Carl Bernstein accepted the Los Angeles Press Club's Presidents Award tonight by pushing back against "historical revisionists" who dismiss Watergate as merely a "blip" on the Nixon presidency.
Reiterating points that he and Bob Woodward made in a recent Watergate anniversary joint byline piece in the Washington Post, Bernstein pointed out how the continued release of White House tapes show how Nixon engaged in repeated criminal activity. Bernstein cited excerpts where Nixon orders aides to break in to the Brookings Institution to find Vietnam files that could smear Lyndon Johnson and others where he rails against the "Eastern Establishment" "Jew" Daniel Ellsberg, responsible for releasing the Pentagon Papers in 1971.
As it turned out, at the L.A. Press Club Awards, Bernstein was seated at the same table at the Biltmore as Ellsberg's granddaughter, who informed him that Ellsberg was not Jewish, but a Christian Scientist. "Nixon was wrong again," Bernstein said.
Woodward appeared from his Washington office on Skype, having had to cancel at the last minute.
He pointed out that, despite the polarity in politics today, Nixon's misdeeds so alarmed Washington that Republicans as well as Democrats called for an investigation and later recommended impeachment. It as a congressional delegation of Republican leaders, led by Sen. Barry Goldwater (R-Arizona), who went to the White House to tell Nixon that his presidency was over. He resigned the next day.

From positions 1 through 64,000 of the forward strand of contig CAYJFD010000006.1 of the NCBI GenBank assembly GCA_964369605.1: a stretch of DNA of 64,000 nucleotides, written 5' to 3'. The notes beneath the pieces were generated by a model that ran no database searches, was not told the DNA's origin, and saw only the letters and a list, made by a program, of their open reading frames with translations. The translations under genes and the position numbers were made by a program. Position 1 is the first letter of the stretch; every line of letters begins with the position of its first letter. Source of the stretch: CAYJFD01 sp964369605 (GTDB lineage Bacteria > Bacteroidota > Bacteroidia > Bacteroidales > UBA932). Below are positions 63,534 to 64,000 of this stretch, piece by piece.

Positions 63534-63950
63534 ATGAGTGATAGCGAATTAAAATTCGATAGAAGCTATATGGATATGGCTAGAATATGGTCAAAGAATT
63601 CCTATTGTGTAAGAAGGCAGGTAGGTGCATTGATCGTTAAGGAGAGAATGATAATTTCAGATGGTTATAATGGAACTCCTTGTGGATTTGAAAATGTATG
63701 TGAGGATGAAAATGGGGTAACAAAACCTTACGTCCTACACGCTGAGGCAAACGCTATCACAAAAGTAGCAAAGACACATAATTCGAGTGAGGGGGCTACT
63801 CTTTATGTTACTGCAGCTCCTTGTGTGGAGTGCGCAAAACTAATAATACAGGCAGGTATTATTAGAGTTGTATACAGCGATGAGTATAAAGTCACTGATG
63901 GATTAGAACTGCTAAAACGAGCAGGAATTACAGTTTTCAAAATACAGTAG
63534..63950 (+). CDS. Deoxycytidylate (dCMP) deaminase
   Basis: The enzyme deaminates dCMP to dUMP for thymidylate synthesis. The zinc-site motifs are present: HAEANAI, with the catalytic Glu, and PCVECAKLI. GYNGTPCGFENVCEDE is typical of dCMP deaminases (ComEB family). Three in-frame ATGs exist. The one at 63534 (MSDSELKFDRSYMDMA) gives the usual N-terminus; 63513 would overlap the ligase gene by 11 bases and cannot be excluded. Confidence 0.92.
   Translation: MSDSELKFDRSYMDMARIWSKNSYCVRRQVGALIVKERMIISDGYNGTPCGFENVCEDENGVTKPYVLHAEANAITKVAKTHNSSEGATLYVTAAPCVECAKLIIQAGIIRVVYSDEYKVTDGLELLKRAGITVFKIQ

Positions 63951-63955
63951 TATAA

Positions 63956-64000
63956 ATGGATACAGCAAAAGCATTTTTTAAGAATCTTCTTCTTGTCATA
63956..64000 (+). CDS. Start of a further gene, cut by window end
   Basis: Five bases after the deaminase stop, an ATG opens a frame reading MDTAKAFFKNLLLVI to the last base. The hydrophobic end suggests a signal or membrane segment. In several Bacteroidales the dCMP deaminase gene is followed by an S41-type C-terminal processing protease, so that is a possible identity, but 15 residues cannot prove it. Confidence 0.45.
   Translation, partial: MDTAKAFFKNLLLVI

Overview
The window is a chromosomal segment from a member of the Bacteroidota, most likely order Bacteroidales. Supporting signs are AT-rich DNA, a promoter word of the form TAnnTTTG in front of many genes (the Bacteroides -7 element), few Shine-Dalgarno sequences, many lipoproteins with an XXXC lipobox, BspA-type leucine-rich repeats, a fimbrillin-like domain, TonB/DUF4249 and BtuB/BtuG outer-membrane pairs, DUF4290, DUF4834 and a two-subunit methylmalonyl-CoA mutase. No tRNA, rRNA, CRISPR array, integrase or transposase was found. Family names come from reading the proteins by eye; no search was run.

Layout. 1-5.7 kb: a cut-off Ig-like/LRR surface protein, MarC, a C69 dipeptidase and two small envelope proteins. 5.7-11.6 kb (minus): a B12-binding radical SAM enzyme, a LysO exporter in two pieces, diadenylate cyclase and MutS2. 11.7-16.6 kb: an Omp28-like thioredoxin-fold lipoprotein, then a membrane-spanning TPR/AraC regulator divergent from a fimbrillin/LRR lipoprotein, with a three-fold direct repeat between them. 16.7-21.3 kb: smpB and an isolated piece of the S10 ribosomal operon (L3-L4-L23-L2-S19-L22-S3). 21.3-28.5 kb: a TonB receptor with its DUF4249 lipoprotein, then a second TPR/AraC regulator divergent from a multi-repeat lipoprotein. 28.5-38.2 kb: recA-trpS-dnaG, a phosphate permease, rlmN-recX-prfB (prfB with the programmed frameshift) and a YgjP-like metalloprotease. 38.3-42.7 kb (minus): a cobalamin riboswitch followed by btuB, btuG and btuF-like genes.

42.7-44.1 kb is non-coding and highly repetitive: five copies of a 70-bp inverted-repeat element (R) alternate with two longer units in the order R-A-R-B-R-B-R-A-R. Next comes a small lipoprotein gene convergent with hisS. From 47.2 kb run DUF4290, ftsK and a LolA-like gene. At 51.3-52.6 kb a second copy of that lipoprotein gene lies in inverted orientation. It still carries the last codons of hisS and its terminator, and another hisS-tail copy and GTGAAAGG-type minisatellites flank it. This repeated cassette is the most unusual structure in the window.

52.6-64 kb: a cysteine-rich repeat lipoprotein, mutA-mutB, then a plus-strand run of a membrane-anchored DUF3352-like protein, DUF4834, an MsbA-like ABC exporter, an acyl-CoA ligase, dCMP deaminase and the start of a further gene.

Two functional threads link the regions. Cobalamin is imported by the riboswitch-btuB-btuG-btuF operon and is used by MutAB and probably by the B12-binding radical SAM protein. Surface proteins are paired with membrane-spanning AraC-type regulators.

"What is remarkable [from the tapes] is how regularly Nixon orders criminal activity," Woodward told the crowd from Washington, where it was midnight but he was nevertheless in a coat and tie. "...This was not just an aberration. This was daily activity."
None of Nixon's aides even stopped him and "says what would be right for the country," Woodward said. "He never connected himself to the higher purpose of the office."
"Someday, if Carl and I wrote a book about Nixon it would be called 'The Wrong Man.'"
Woodward said he has a deadline for his latest book --- his 17th --- on Monday. So on Saturday, he found out how to sign up and connect to Skype, although he and Bernstein have warned against the pitfalls of Internet journalism replacing show leather reporting. As he looked up at the image of Woodward from the stage, Bernstein said to the crowd, "First, I want to thank Gordon Liddy for this hookup."